What are customers’ most common and biggest bellyaches about customer service? Consumer Reports National Research Center recently conducted a survey to find out. Consumers were asked about their experiences with customer service in the past year and what complaints they had. Here are their top answers (customers were allowed to choose multiple options):
Consumers – a practice’s patients – clearly have a lot of complaints. How can you eliminate these issues? Here are some suggestions:
- Make sure patients can easily reach a live person for assistance, whether by phone or by online chat. If you don’t have enough staff in-house for this, consider outsourcing customer service. Whatever you do, don’t hide your company’s customer service phone number.
- Interrupting a patient no matter how long they have been speaking for, is rude and disrespectful. Your staff should allow the caller to vent their frustrations entirely, before jumping in with the solution – regardless of how many times the patient has repeated himself. However, verbal nods such as “Yes”, “I understand your frustration”, “What can I do to help?” do not count as interruption; in fact, they are essential to the process of building rapport.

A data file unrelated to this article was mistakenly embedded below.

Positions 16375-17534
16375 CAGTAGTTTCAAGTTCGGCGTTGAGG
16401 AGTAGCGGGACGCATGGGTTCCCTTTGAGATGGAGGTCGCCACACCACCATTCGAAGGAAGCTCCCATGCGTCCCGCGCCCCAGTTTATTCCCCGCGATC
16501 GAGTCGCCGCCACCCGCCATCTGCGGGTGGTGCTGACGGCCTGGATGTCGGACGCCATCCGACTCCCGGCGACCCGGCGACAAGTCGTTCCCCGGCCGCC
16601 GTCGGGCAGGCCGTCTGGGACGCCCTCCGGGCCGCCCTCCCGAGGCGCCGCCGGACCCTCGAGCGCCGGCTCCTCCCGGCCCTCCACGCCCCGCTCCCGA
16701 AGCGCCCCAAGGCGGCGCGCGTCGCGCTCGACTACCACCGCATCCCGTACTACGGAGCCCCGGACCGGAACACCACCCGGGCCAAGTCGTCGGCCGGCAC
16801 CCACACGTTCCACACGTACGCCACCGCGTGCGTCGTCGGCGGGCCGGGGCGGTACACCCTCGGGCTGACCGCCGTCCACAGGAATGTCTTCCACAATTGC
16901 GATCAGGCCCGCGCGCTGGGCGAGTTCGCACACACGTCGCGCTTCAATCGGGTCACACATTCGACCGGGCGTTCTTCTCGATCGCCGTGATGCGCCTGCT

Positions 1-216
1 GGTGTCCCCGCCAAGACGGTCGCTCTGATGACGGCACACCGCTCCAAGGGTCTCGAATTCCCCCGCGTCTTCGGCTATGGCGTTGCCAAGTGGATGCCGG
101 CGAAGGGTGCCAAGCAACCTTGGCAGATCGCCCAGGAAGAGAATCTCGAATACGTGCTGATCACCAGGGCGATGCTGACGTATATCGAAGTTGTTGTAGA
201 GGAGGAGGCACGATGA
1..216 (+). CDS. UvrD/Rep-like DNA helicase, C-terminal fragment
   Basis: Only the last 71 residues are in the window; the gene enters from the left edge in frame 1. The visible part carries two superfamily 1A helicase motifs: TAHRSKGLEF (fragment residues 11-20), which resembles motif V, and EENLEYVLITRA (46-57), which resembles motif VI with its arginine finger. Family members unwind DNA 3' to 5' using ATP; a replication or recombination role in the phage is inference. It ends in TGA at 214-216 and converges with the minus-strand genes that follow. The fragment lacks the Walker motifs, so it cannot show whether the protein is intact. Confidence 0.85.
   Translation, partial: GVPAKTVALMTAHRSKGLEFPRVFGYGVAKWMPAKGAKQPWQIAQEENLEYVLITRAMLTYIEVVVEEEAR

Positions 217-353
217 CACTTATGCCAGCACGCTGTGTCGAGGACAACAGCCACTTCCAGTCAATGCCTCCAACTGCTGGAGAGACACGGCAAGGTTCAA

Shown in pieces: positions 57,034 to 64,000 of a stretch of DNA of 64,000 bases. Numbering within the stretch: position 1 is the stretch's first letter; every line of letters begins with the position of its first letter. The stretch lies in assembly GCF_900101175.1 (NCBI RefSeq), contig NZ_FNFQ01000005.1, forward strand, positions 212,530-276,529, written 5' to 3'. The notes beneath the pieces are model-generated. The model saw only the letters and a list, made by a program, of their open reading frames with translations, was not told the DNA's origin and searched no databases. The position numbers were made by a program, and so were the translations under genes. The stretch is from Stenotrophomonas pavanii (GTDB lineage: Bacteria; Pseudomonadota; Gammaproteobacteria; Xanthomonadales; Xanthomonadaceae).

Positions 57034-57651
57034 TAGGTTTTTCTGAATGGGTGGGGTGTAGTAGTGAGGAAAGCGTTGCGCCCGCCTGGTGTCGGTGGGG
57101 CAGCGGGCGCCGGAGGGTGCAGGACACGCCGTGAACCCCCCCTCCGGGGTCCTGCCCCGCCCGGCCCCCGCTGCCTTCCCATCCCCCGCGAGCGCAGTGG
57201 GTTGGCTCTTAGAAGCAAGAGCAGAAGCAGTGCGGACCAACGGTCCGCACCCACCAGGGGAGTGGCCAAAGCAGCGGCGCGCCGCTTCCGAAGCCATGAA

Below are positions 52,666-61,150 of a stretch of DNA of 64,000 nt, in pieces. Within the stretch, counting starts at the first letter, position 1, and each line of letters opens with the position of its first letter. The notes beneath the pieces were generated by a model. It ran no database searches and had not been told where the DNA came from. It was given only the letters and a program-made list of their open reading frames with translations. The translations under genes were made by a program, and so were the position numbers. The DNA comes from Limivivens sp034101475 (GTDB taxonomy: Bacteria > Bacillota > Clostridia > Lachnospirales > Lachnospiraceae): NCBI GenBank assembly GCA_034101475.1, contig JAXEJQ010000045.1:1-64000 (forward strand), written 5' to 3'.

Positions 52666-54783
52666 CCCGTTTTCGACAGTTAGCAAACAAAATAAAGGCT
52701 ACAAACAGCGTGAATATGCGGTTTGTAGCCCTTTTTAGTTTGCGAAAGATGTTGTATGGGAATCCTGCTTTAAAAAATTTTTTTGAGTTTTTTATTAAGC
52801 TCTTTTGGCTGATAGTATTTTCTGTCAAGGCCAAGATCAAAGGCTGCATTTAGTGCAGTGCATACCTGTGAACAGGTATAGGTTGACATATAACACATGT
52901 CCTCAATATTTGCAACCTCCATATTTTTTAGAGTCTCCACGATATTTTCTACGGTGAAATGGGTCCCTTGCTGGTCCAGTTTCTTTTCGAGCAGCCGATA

- Always take a phone number from the customer when starting a customer service call. This way, the rep can call the customer back if they get disconnected. Before transferring a call, tell the customer who or what department they are being transferred to, and give them a direct number to reach that person or department if they get cut off during the transfer.
- Empower your staff. Creating a knowledge base of practice information that will help your staff resolve common issues is a great way to ensure that every rep has the information they need to do their jobs. Hold regular meetings with reps to go over tough issues they faced and how to solve them so that reps can learn from each other.
- Simplify your automated phone system as much as possible. Ideally, don’t make customers go through more than one or two levels of number-punching to reach their destination. Is it really worth irritating your patients battling through mazes of voice prompts only to be disconnected with the news that all agents are busy?
- Diffuse a potentially stressful situation when a patient requests to speak with a manager – you can be sure that there is good reason. Why demand a patient describe their issue at hand to your front desk staff only to be finally put through to a practice manager where they will have to repeat the entire issue? Your patients need the security of knowing that if they need extra help, it is readily available to them. Fail to escalate a call and you risk alienating your customers and stifling their confidence in your practice.
The major problem with telephone annoyances is that, invariably, they compound like a rolling snowball. The more annoyed a patient is made, the less likely they are to eventually become a long-term client. Outsourcing to a third party agency who is able to successfully handle patients’ issues will keep your patients returning to you for future business.
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